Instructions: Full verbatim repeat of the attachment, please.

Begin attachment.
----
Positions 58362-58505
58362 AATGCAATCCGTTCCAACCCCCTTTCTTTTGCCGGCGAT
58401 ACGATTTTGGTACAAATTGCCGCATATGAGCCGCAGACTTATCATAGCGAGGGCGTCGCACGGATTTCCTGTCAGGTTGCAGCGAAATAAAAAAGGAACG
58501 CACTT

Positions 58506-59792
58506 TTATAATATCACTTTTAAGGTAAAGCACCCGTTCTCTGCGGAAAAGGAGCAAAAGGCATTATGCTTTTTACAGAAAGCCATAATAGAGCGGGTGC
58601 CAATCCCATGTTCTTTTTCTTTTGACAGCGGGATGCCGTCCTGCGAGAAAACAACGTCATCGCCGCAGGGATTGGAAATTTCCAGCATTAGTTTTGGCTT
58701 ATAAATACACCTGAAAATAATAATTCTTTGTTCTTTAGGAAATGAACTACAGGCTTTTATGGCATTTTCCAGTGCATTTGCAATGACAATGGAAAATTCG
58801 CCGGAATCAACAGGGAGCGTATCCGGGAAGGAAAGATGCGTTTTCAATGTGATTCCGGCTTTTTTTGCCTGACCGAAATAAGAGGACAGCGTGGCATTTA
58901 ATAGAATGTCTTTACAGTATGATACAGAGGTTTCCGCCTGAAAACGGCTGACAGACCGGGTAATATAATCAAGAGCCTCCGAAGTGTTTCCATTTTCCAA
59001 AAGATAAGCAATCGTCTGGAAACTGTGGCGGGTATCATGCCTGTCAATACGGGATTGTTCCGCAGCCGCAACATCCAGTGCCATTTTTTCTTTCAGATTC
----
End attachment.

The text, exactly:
Positions 58362-58505
58362 AATGCAATCCGTTCCAACCCCCTTTCTTTTGCCGGCGAT
58401 ACGATTTTGGTACAAATTGCCGCATATGAGCCGCAGACTTATCATAGCGAGGGCGTCGCACGGATTTCCTGTCAGGTTGCAGCGAAATAAAAAAGGAACG
58501 CACTT

Positions 58506-59792
58506 TTATAATATCACTTTTAAGGTAAAGCACCCGTTCTCTGCGGAAAAGGAGCAAAAGGCATTATGCTTTTTACAGAAAGCCATAATAGAGCGGGTGC
58601 CAATCCCATGTTCTTTTTCTTTTGACAGCGGGATGCCGTCCTGCGAGAAAACAACGTCATCGCCGCAGGGATTGGAAATTTCCAGCATTAGTTTTGGCTT
58701 ATAAATACACCTGAAAATAATAATTCTTTGTTCTTTAGGAAATGAACTACAGGCTTTTATGGCATTTTCCAGTGCATTTGCAATGACAATGGAAAATTCG
58801 CCGGAATCAACAGGGAGCGTATCCGGGAAGGAAAGATGCGTTTTCAATGTGATTCCGGCTTTTTTTGCCTGACCGAAATAAGAGGACAGCGTGGCATTTA
58901 ATAGAATGTCTTTACAGTATGATACAGAGGTTTCCGCCTGAAAACGGCTGACAGACCGGGTAATATAATCAAGAGCCTCCGAAGTGTTTCCATTTTCCAA
59001 AAGATAAGCAATCGTCTGGAAACTGTGGCGGGTATCATGCCTGTCAATACGGGATTGTTCCGCAGCCGCAACATCCAGTGCCATTTTTTCTTTCAGATTC